I was surprised, as I trained, to learn that Big Coffee actually wants its baristas to be fairly knowledgeable about coffee. There were tastings of different blends with discussion of the flavor notes. There are strict standards for coffee brewing and the length of time a pot is allowed to sit before being replaced. And then there is The Machine: the fully-automated espresso machine which means that the barista never actually pulls a shot – s/he simply pushes a button. The shots are produced with a perfect crema on top. I already possessed a good grasp of steamed milk and the right quality of foam, but this was the first and most time-consuming part of my training.
My co-workers are an interesting lot. I didn’t expect to work with so many people who don’t actually like coffee. One of the difficulties for our store is that, due to not liking coffee, some of our baristas don’t understand the point of the standards for brewing or the time constraints placed on how long a shot of espresso can sit before it is served to the customer. To these baristas, it all tastes terrible anyway, so they cannot tell the difference between old coffee and fresh coffee. The lack of coffee-love also shows in the difficulty some have had in memorizing the recipes. On the other hand, with perhaps occasional lapses, my coworkers display excellent customer service…except for the somewhat high percentage of wrongly made drinks, which we remake with a smile, following the recipe the second time rather than relying on faulty memory.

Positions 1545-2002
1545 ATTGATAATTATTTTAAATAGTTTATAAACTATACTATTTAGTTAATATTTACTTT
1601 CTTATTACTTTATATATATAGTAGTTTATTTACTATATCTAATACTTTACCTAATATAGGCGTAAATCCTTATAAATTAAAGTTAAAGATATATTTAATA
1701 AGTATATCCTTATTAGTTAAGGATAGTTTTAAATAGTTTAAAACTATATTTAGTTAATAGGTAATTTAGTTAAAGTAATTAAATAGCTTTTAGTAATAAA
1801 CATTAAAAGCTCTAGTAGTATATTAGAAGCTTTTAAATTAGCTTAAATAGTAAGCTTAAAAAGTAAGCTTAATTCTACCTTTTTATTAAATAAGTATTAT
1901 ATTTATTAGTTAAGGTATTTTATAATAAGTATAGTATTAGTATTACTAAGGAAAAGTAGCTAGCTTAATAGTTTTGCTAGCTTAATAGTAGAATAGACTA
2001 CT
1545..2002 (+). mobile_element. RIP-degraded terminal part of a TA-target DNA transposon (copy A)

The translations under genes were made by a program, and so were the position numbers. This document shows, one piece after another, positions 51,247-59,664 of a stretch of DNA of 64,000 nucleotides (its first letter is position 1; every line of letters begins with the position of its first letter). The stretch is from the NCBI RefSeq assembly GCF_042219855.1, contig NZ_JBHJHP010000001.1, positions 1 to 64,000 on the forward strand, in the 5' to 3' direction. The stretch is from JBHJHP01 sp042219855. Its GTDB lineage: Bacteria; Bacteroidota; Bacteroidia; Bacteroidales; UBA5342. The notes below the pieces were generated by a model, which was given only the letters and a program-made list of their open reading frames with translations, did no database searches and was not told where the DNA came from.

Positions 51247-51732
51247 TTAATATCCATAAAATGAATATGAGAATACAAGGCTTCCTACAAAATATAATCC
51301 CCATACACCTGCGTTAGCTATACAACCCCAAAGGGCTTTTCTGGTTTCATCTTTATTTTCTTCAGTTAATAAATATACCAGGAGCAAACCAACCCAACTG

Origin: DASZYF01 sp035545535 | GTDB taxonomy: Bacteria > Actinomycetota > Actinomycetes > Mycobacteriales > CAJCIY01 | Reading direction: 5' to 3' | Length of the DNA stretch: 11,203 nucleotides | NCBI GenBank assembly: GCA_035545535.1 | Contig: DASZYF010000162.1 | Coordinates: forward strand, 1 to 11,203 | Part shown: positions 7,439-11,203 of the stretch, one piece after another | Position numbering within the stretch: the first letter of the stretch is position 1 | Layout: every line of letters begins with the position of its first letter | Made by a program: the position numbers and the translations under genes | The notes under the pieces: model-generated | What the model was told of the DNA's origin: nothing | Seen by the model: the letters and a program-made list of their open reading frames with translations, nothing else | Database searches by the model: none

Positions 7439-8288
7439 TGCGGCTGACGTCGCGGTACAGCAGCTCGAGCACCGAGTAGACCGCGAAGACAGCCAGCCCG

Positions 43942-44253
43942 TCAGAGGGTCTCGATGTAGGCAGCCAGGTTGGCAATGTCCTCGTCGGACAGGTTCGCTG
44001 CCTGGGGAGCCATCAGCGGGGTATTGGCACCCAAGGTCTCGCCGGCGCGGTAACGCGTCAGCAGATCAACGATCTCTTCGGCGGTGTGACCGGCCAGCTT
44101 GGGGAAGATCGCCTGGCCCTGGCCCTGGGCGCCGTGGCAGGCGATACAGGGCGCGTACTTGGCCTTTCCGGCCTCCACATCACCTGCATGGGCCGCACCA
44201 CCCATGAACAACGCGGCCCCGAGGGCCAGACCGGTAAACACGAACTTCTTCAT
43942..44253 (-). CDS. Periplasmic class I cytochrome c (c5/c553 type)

The store I work at is located in an affluent community. People throughout the Minneapolis area refer to this community in negative terms, suggesting that they are particularly difficult because they carry a sense of entitlement. While I have certainly had a few experiences with customers who fit this stereotype, a much larger percentage of our customers than might typically be the case in other Big Coffee shops, are elderly. By and large, these individuals have manners and use them. Though an older clientele may sometimes slow the pace, it also offers the opportunity to engage with people who truly appreciate the extra assistance as we carry their coffee to the cafe or explain the differences between roasts.
As with all new experiences, working in a Big Coffee shop has been a learning experience. There are things that surprised me, things that bum me out, and things that I truly enjoy. I’d like to share a few in each category:
Things that surprised me:
- Because we are a licensee rather than a franchise, our corporate owners have decreed that baristas may not accept tips. What surprises me, and warms my heart, is the number of customers genuinely outraged to learn this. (More on this in the “things that bum me out” list.)
- Customers who know the exact recipe for what they are ordering – helpful on special orders, annoying on regular orders. There are customers who order their drinks made to a specific temperature – how do they determine their optimal temp? I just know I like my coffee very hot – but I am at a loss to quantify that.